And along the way I learned to ask for directions. “Anyone seen Williamsburg? It’s over there somewhere, right?” It’s fun to let on that you’re completely lost, especially when you are.

My "trail guide"
This guy showed me to the trail that would be my secret highway into Philadelphia. Some of the prettiest secret entrances to huge cities are via bike paths that follow big rivers. Way better than sitting in traffic. I can’t recall his name, but he was a spirited rider and had been enjoying his bike so long that the toptube was rusted through in one spot, from sweaty summer afternoons. I hope he’s gotten a new bike by now.

The NCR trail
Zigzagging to Philadelphia brought me to a weekend of reconnecting with friends while the Flyers missed the Cup by just a hair. Philadelphia was not happy about that, and I escaped up the Schuykill River trail and then across to York, and followed the NCR trail through the towns of Railroad, New Freedom, and Freeland.
Schuykill River Trail

Before I knew it I was on the Jones Falls trail, an amazing part of Baltimore that could be anywhere, a serious part in the middle of a busy city.

Gary joined me for the New York section

Virginia is a blur of long rollers, but then the flat, calm Outer Banks of North Carolina leave a lasting memory. I’ve been back to ride this section a couple more times. It’s very strange to find yourself so surrounded by water, but riding a bike.

There’s parts of Hatteras less than 500 feet across, and it’s all sand dunes. Just a long flat road all to yourself, and a nice campground at the end of it. There’s few bad places to ride a bike, but this might be one of my favorite, if I had to choose.

After landing in southern North Carolina, and attending my sister’s beautiful wedding, I set off on another adventure. Maybe we can talk about it next time.

Until then, who’s got stories to share? Been somewhere neat? Want to go somewhere soon?

17 November, 2011

Free Shipping Deal on Orders Over $100

As we've done in past years, we're offering a free shipping deal during the holiday season. This offer started today and runs through January 1, 2012.

Here's the fine print:

  • The free shipping is offered only on orders shipped to the continental USA.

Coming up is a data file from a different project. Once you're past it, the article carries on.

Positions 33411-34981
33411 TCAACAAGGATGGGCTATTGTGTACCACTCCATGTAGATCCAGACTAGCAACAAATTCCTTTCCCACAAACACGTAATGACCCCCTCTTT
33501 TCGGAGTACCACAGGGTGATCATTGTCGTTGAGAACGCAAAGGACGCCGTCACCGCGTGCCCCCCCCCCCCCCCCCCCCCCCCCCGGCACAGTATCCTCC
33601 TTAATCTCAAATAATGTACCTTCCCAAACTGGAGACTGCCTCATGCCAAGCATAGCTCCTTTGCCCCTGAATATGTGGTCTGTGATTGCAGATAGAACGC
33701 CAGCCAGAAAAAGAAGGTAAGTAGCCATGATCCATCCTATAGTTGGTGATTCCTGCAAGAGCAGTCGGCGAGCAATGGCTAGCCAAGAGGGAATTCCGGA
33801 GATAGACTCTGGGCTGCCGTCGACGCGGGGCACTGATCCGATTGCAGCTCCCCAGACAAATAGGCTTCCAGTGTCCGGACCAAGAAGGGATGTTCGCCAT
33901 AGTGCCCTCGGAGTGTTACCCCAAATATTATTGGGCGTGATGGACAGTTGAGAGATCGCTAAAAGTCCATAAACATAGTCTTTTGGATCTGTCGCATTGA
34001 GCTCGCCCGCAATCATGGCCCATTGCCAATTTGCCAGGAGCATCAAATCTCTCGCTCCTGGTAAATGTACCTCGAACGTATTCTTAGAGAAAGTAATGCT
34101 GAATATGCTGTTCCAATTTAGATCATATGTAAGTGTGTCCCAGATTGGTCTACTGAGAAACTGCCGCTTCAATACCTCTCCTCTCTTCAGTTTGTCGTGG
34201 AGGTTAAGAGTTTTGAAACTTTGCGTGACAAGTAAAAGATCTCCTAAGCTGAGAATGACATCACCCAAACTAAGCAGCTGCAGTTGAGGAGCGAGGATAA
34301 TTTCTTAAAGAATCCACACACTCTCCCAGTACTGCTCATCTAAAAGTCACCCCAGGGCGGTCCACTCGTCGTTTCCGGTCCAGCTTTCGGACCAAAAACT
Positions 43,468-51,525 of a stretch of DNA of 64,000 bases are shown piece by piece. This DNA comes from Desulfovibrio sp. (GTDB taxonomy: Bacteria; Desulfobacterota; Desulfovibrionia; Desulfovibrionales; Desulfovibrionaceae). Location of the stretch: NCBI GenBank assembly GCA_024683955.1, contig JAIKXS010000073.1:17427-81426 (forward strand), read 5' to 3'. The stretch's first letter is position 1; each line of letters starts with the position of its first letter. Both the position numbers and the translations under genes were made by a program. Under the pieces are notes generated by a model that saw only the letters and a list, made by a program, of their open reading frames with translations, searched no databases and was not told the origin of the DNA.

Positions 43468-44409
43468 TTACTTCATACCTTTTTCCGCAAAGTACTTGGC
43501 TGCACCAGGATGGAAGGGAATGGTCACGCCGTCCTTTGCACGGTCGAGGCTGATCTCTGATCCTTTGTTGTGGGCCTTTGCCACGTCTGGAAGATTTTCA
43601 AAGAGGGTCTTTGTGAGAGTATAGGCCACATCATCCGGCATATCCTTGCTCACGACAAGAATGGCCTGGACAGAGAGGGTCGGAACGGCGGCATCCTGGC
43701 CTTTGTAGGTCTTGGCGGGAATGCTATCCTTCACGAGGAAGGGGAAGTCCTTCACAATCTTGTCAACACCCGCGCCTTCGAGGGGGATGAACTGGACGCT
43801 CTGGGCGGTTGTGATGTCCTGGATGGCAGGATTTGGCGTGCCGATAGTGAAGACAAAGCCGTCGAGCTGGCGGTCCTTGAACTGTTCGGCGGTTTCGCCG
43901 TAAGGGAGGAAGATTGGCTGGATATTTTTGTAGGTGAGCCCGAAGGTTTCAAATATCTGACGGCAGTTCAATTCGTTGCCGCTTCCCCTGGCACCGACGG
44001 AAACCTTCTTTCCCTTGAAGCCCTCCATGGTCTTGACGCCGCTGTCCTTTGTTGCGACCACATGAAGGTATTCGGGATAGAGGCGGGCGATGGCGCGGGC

• The order must be over $100.
  • Frames and wheels are excluded due to their large size and, thus, higher shipping cost.

15 November, 2011

Prototypes for Sale

We have a new section in our site called Prototypes and Specials. We'll use it to list some of the frames and bikes we've previously sold at our garage sales. These may be prototypes or display bikes or bikes sent to magazines for reviews. We may also have the occasional new frame with scratched paint or some other small flaw.

There are two rather nice bikes in the category now. Both are bikes are prototypes that I rode for awhile, but no longer use. The burden of this job is that I can have more great bikes than I possibly need, and at the same time I'm trying to own less stuff.
The first bike is the prototype of the VO Rando frame. This was a bike I rode for about a year, but no longer do. The ride is absolutely terrific and very similar to the Pass Hunter I now ride, but I prefer the pass hunter. Johnny Coast did a really fine job on this frame (He was trying to win our semi-custom frame business, which he did.) The Rando has a great selection of new-old-stock French components. It even has Maxi-Car hubs.
The second bike is the prototype VO Gentleman. This was a semi-custom frame we offered in our early years. It was built by Ahren Rogers. The frame is fillet brazed, has bosses for a chain-guard and a single down tube shifter. The build is a mix of classic and new components. This would make a great commuter or classy around-town bike.